Figure 2). For an isolated oscillator, the excitation phase appears again after the responsive phase ends and the cycle repeats. Thus, the period of the cycle is 30 s. Oscillations with such a period have been observed in experiments with BZ-medium [

20]. The separation of oscillation cycle into phases allows introducing a simple model for interactions between individual oscillators. An oscillator in the refractory phase does not respond to the excitations of its nearest neighbors. An oscillator in the responsive phase can be activated by an excited neighbor. I also assume that if an oscillator is in the excitation phase, then 1 s later, all oscillators coupled with it, that are in the responsive phase, switch into the excitation phase. It is also assumed that after illumination is switched on, the phase changes into the refractory one. When the illumination is switched off, the excited phase starts immediately. The model defined above is much faster than models based on the kinetic equations.

#### 2.2. The Computing Medium Made of Interacting Oscillators and Its Evolutionary Optimization

In this section, I introduce the parameters needed for numerical simulations of a chemical classifier. In order to use a network of coupled oscillators for information processing, we have to specify the time interval $[0,{t}_{max}]$ within which the time evolution of the network is observed. This is an important assumption because it reflects the fact that the information processing is a transient phenomenon. I assume that output information can be extracted by observing the system within the time interval $[0,{t}_{max}]$, and it is not important if the network reaches a steady state before ${t}_{max}$ or not.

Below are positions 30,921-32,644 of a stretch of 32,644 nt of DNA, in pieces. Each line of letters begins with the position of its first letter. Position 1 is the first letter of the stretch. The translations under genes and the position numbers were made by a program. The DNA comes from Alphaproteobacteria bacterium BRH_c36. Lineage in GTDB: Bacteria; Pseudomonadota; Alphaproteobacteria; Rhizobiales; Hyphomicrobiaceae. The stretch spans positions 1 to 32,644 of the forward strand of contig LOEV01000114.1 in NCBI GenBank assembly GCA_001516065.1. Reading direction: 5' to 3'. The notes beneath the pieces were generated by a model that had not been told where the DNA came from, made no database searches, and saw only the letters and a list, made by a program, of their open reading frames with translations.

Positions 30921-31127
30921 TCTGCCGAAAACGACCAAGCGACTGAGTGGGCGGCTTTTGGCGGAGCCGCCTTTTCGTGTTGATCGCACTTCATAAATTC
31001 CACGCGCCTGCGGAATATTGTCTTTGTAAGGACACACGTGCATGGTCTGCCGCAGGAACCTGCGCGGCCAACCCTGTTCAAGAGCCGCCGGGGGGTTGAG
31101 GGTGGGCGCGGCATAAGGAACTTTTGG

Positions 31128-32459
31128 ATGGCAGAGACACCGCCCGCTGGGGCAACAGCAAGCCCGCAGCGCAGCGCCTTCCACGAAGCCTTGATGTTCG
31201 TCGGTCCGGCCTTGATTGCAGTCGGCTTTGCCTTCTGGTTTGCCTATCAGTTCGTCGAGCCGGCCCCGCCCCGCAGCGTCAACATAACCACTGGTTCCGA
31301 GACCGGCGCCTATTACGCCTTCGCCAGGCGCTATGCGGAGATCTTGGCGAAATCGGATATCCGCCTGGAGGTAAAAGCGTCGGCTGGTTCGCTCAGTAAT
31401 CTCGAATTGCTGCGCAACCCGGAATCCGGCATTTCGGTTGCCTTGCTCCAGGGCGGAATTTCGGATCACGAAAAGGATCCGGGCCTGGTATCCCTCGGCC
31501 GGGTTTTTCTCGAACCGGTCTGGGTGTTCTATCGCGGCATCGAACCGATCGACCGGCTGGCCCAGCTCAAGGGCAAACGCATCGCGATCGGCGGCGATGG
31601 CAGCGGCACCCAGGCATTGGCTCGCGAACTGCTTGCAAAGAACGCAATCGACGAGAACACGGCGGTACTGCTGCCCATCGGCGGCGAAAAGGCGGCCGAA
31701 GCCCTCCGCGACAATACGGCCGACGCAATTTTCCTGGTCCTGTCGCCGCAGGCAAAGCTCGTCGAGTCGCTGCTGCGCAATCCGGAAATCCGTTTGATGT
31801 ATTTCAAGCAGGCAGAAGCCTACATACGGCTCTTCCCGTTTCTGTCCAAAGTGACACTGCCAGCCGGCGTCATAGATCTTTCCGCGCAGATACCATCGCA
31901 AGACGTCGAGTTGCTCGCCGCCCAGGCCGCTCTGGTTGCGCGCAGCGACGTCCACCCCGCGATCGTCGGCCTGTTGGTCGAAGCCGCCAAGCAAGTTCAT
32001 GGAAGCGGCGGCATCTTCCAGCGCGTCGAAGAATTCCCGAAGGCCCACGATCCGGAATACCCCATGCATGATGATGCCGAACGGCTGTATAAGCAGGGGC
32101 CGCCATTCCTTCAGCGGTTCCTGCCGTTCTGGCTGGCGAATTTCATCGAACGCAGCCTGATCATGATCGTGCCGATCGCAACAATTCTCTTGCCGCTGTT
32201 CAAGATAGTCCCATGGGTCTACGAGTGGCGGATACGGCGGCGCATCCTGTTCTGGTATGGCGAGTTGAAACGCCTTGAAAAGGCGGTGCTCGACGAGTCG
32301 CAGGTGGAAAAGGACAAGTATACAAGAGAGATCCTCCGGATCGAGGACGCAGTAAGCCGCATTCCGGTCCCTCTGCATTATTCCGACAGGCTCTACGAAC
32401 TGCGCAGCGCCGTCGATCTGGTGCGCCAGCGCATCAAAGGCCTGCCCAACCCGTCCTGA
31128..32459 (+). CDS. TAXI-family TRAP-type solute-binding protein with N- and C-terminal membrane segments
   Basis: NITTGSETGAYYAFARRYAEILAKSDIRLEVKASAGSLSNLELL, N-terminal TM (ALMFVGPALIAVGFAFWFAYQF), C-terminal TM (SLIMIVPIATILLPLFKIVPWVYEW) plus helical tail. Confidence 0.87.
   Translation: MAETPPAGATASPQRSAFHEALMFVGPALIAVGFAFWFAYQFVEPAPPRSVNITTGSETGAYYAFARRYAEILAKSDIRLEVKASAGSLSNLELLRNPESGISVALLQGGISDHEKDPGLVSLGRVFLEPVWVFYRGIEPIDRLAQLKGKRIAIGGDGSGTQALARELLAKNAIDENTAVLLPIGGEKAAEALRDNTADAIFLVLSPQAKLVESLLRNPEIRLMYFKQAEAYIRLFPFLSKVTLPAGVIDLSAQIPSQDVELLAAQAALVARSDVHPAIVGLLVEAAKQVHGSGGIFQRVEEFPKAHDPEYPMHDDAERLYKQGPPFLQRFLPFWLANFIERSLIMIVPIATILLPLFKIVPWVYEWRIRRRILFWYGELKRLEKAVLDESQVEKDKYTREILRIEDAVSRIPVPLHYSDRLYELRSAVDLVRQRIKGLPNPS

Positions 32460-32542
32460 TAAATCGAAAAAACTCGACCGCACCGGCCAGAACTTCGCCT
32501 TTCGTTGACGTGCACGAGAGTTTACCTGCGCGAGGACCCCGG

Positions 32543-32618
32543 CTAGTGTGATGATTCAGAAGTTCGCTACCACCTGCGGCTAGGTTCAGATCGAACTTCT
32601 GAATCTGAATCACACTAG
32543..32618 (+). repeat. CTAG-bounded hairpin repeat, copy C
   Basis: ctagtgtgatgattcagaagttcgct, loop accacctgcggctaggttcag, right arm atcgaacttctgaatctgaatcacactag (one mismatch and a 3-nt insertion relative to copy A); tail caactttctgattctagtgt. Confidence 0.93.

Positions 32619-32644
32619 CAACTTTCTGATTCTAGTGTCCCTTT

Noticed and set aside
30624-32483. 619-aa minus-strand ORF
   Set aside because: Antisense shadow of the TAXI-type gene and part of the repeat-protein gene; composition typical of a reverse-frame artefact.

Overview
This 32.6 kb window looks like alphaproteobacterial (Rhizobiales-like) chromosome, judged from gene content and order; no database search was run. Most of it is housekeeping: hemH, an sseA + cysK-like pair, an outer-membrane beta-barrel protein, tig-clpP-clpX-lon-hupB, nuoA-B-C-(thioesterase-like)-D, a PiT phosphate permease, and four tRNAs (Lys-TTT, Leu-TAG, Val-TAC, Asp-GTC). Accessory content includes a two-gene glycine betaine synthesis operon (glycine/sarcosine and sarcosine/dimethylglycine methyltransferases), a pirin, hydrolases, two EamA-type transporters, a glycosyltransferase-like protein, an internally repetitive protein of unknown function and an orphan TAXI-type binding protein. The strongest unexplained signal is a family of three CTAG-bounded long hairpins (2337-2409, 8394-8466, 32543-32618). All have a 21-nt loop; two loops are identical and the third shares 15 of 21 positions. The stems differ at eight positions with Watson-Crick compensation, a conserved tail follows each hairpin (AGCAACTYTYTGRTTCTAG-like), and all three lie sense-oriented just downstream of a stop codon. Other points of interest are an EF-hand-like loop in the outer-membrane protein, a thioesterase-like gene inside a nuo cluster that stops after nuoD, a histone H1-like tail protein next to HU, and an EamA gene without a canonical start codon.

It is assumed that the state of each oscillator in the network can be controlled by an external factor (illumination). There are two types of oscillators in the network: the normal ones and the input ones. For a normal oscillator k, its activity is inhibited within the time interval $[0,{t}_{illum}^{\left(k\right)}]$ ($0\le {t}_{illum}^{\left(k\right)}\le {t}_{max}$). After the time ${t}_{illum}^{\left(k\right)}$ the oscillation cycle starts from the excited phase. For a given classification problem the set of times ${t}_{illum}^{\left(k\right)}$ defining the inhibition of normal oscillators is the same for all processed records. This set of times defines the “program” executed by the network to solve the problem. If an oscillator is considered as an input for the j-th predictor and if the predictor value is ${p}_{j}\in [0,1]$, then such oscillator is inhibited (illuminated) within the time interval $[0,{t}_{start}+({t}_{end}-{t}_{start})\ast {p}_{j}]$, where the values of ${t}_{start},{t}_{end}$ (both $<{t}_{max}$) are the same for all predictors. The network geometry (i.e., locations of input and normal oscillators and the geometry of interactions between oscillators) together with illuminations of normal oscillators ${t}_{illum}^{\left(k\right)}$ and times ${t}_{start}$, ${t}_{end}$ fully define the network and allow for simulations of its time evolution after the predictor values are selected. In the following, I will assume that the classifier output is represented by the number of excitations observed on oscillators within the time interval $[0,{t}_{max}]$.

To verify if the network performs its classification function correctly, I introduce the testing database ${F}_{>}(L=100,000)$ composed of records of the form $(x,y,{t}_{(x,y)})$ where $x,y$ are uniformly distributed random numbers from $[0,1]$. The classifier accuracy is calculated as the fraction of correct answers for records from ${F}_{>}(L=100,000)$. As the zero-th order approximation, one can neglect observation of the classifier evolution and say that x is always larger than y. If ${F}_{>}(L=100,000)$ is selected without bias, then such classifier should show $50\%$ accuracy.

In order to increase the accuracy, we have to optimize the classifier parameters. In the optimization discussed below, they included the maximum time within which the system evolution is observed (

${t}_{max}$), the locations of input oscillators and the oscillators characterized by fixed illuminations (the normal ones), the times defining the introduction of input values (

${t}_{start}$ and